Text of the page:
On Wednesday, Lollapalooza announced the lineup for 2018. The only female headliner in all of festival season so far this year is Beyoncé at Coachella, but Lollapalooza went one step further: it has no women in the first three lines of their lineup announcement poster.
If you want to know about women performing at Lollapalooza, you'll have to go down to the fourth line of the poster, where you'll find the female-fronted Chvrches, St. Vincent (who is on the second line of Coachella's Friday lineup), and Dua Lipa. Somehow 2018's breakout artist, who has over a billion streams on Spotify alone, and the woman with the longest run at pop radio's No. 1 spot in five years, Camila Cabello, got placed on the fifth row.
Lollapalooza seems to have tweaked the lineup poster for their website, bumping Chvrches up to the third row. It begs the question: at a time when the conversation about representation for women is at a high in the music industry, how does a lineup poster with so few women at the top of it get made?
A part of Lollapalooza's problem is that they're still doing the full lineup in a poster, but not breaking it out by day. St. Vincent is a second-line artist on Coachella's lineup for their Friday artists, while Dua Lipa is on the first line of Bonnaroo's Sunday lineup (and, it should be noted, the third line of their overall lineup).
The other major summer festivals, along with Governor's Ball, which has the Yeah Yeah Yeahs and Halsey as second headliners, managed to think about representation of female artists when it came to their lineup posters and not bury women so far down the line. As posters of announcement often have little to do, outside of the headliners, with what time of day or stage an artist is playing, there is truly no excuse for not putting some of the very deserving women on their bill higher up. But, there may be some rationale behind why some of these bookings happened, and their influence on placement.
"Looking at the artists on top of the lineup, Bruno Mars is a performing act as much as he is a recording act," explains Cherie Hu, a journalist who covers the intersection of music and tech for Billboard and Forbes. "There's an interesting case around Portugal, The Man., who cultivated their entire audience through live shows, playing almost 300 in a year. They have a proven live show that their manager and themselves can argue give them the right to command these headliner spots."
As Hu mentions, a good portion of where a band is in the lineup announcement and which slot they play is determined by negotiations between festival bookers, artists, and their management as well as an assessment of various factors like their sales history, touring history and gross, streaming numbers, awards, and radio play. Each festival has its own special recipe that is targeted to their attendees, but these top-level negotiations are a major factor. That makes a strong case for more female musicians caring about where they are in the lineup, demanding higher placement, and being represented by female managers who are sensitive to issues of gender representation.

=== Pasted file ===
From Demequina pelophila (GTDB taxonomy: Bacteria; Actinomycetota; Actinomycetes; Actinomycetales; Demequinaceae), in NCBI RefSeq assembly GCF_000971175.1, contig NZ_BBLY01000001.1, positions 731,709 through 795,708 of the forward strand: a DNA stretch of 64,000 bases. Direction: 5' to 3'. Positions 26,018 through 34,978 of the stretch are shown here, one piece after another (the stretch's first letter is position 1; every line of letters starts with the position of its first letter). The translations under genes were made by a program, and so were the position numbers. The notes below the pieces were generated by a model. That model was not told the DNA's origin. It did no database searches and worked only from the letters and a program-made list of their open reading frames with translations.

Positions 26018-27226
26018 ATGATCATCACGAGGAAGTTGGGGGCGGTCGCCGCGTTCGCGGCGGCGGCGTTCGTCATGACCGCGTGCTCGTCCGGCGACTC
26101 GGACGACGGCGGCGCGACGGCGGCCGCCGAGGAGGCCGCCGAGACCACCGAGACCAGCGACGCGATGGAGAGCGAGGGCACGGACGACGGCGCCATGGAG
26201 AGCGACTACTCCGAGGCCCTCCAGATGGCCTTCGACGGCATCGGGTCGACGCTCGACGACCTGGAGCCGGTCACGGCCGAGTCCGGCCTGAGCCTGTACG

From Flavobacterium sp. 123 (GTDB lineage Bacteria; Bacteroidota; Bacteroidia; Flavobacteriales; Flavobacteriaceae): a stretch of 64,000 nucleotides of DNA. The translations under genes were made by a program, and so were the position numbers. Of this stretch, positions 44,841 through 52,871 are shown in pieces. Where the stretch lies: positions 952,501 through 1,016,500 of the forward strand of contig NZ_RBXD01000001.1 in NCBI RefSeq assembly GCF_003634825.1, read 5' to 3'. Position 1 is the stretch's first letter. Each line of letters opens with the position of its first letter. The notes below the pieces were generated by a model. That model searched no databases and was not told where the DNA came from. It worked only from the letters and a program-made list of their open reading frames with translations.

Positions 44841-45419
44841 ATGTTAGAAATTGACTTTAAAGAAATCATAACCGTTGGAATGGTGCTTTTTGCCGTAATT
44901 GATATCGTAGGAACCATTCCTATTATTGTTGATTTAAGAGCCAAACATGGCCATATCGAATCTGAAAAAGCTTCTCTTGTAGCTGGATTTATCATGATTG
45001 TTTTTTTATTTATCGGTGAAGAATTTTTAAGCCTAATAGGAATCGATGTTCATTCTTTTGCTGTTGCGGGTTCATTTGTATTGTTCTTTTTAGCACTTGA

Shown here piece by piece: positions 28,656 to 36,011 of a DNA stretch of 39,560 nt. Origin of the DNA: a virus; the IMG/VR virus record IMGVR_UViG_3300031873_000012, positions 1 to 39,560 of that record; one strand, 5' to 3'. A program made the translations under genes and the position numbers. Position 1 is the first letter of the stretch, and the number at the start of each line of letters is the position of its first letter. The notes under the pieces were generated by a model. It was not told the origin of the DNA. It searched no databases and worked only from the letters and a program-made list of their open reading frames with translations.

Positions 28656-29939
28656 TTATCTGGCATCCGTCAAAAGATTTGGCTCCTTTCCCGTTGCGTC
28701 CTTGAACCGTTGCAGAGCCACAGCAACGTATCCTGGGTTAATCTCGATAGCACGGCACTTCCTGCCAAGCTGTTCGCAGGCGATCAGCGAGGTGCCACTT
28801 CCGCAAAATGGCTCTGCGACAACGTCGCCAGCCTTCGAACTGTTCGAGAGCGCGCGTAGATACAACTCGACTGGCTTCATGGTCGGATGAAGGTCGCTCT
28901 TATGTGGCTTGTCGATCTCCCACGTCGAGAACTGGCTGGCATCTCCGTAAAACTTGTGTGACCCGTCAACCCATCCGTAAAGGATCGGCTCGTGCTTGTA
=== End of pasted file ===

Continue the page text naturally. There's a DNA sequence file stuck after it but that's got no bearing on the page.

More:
Another possible explanation, Hu says, is one of aesthetics. "Looking at the first three lines of Lollapalooza's lineup, there are a lot of rock bands and hip-hop acts. The only solo acts, besides Jack White, who is a legacy artist, lean towards hip-hop, so the organisers might have clustered them together." It makes sense, then, that women are clustered together on the fourth and fifth lines of the lineup, as well as the seventh line.
As for Cabello's seemingly strange placement on the fifth line, Hu says we might chalk it up to a missing link in her statistics. "I haven't seen Camila Cabello on other festival lineups, but the lack of history may be driving the decision," she says. It's true: despite all her other accomplishments, buzz is still building on Cabello, and her ability to command an audience or drive ticket sales as a solo artist is still unproven. It strikes me as not being different from fun.'s booking at Lolla in 2012 when their popularity grew immensely from the time of their booking to the actual festival, and they played an overpacked day stage slot.
Women are still getting the short end of the stick at all festivals, however, because of the vicious cycle in which women are underrepresented in the music industry in general. "I think the gender imbalance still exists," Hu says. "In general, with festival lineups, and especially headliners, in my research I found that most of the headliners mostly play one or two festivals, while a lot of indie acts, which includes a lot of women and mixed-gender groups, will play a lot. So many of those groups end up at the bottom of the lineup."
We reached out to a press representative for Lollapalooza to ask for an explanation for the ordering of their lineup announcement but received no reply.
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